Sir, - As debate opens belatedly on Partnership 2090, we should like to draw attention to a section of that document which, to our knowledge, has received little or no notice in public debate and media reporting of the agreement.

Partnership 2000 identifies development of the "information society" as the first of six strategic areas of modernisation of the economy. As researchers of the "information society" we would point out that there is no historical evidence that development of the "information society" necessarily contributes to democratic, social and economic development. On the contrary, the United States, with the most developed "information society", is experiencing deepening social divisions and intensifying social exclusion.

Partnership 2000 has a stated commitment to "social inclusion". In part, this reflects the presence at the negotiations of representatives of the community and voluntary sector and of the socially excluded. Yet the document's section on the "information society" addresses the "information society" exclusively in an economic context and insists on its "huge potential for improved competitiveness, wealth creation and a higher standard of living" and on the "lucrative business opportunities" it presents.

This emphasis continues in the rest of this section, flying in the face of the concerns expressed in the government's own White Paper on Science Technology and Innovation. The White Paper says of the "information society" that "it is also open to generating socially and economically unacceptable and undesirable outcomes, deepening of social cleavages, unequal distribution of access". It also states - presumably as a formal expression of government policy - that "the development of the new age cannot be left solely to market forces".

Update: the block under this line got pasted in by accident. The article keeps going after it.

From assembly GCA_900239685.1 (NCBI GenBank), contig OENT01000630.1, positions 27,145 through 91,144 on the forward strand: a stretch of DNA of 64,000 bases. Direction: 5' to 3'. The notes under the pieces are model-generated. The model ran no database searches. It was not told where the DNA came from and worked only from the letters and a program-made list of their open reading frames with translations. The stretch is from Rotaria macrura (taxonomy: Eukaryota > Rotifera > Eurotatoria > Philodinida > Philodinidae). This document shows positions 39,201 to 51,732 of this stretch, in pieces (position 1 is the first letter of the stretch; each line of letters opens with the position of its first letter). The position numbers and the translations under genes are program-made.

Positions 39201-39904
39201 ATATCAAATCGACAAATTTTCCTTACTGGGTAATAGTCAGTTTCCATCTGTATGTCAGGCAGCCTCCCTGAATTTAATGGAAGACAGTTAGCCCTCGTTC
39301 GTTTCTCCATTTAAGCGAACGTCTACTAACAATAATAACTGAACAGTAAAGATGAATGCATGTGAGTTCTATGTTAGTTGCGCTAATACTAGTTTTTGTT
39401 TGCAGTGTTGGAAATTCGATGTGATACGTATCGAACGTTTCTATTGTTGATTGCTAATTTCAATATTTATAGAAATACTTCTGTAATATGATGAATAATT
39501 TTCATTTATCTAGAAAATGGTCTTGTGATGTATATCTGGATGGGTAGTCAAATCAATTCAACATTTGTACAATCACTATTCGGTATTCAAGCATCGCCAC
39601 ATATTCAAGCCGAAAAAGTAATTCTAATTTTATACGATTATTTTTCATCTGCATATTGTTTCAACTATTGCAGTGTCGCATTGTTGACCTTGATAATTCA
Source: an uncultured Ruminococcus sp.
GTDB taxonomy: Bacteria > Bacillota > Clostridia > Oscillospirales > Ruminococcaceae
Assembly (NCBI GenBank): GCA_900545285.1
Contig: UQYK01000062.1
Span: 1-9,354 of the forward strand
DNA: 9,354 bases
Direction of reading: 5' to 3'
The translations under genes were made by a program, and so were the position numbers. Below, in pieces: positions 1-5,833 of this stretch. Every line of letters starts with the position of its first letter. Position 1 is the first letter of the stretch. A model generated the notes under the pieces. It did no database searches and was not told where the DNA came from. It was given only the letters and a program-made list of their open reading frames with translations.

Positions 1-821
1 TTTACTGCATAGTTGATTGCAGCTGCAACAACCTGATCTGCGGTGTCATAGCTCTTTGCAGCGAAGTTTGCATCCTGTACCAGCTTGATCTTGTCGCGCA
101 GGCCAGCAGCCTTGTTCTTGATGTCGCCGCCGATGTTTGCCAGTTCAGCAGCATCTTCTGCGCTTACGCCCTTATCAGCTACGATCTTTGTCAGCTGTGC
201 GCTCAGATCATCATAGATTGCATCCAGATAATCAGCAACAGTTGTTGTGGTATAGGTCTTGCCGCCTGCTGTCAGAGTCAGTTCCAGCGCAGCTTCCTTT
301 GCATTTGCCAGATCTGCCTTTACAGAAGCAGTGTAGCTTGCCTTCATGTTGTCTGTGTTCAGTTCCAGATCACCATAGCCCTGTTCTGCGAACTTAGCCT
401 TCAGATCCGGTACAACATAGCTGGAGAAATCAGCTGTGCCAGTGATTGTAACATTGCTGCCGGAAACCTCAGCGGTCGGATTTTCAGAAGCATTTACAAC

There is no echo of these sentiments in Partnership 2000 which in referring to the forthcoming report of the government's Information Society Steering Committee, again draws attention only to the expected recommendations one economic issues. Despite the unbalanced business oriented composition of that committee the Minister for Employment and Enterprise has acknowledged that there were issues of social access and social inclusion which the committee needed to address.

In this context, the presentation of the "information society" issues in Partnership 2000 appears totally skewed. But is it perhaps a more accurate reflection of government policy than the other apparently more socially aware statements? And was there nobody among all the representatives of trade unions, of community interests, and of the voluntary sector who raised a question about this section of the document?

Whatever the answers to these questions, Partnership 2000's one dimensional statement on the "information society" must raise questions about the credibility of that document's claim to address social inclusion. - Yours, etc.,

Voluntary Sector in the

Information Age Research


School of Communications,

Dublin City University, Dublin 9.